The removability of the body 13 from the supporting rod 12 makes it possible for the operator to employ varione obturating bodies interchangeably, Under certain circumstances, it may be desirable to use a body that is longer, more or less arcuate, or of different cross-sectional shape and size The removable connection is also of advantage in facilitating repair and replacement.

In drder that the operator may always be aware of the angle into which the curved guiding nose 15 is directed, therear end of the rod .12 is provided with a radial indicator. I have shown such an indicator in the form of a flattened part 21 on the rear handle 22 of the rod 12. A similar flattened part 23 is preferably provided on the enlargement 16 of the rod. The indicators 21 and 23 are preferably in radial alignment with each other and with the lateral direction ofcurvature of the end 15 of the obturating body. Other radial arrangements are also possible, and before the obturating instrument is inserted into the sheath, the operator has an opportunity to observe the angular relation between the arcuate tip 15 andthe indicators 21 and 23. Thereafter, by observing the indicator 21, the operator knows the angular direction assur'n'ed by the guiding nose 15.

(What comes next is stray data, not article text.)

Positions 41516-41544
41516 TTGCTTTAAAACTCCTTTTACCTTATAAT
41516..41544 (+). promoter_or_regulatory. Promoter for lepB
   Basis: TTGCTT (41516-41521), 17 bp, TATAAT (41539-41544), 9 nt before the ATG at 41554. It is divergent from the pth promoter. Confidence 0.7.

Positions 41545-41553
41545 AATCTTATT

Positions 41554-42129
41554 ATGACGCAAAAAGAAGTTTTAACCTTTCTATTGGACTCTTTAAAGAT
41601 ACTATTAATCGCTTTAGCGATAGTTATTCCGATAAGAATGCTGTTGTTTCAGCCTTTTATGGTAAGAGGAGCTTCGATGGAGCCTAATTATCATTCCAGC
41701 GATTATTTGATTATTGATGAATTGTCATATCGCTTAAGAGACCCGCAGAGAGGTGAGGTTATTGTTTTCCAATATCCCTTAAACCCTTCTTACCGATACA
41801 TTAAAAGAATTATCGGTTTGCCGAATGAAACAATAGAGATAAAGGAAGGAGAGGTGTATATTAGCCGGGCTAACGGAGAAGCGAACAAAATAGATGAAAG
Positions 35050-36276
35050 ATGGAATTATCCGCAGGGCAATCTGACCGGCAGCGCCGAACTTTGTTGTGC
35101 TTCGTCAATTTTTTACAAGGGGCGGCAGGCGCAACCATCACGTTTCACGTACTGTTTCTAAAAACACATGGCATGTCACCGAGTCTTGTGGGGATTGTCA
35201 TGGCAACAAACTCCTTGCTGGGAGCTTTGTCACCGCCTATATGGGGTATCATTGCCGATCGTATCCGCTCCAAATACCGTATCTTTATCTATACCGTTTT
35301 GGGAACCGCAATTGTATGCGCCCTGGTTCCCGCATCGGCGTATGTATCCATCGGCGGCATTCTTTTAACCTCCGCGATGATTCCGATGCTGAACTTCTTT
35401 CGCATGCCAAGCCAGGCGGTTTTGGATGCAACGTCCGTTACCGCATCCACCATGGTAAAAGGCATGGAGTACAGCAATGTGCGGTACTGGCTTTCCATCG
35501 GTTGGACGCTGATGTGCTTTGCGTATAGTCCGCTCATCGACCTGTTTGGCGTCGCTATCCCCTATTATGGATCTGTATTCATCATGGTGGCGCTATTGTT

By means of the improved obturator, an endoscopic sheath having a straight front end can be readily fitted with acurved guiding nose that effectively fulfils an obturating function and at the same time greatly facilitates the advancement of the sheath through a restricted channel. After full insertion of the sheath, the obturating means is readily removable by means of its handle.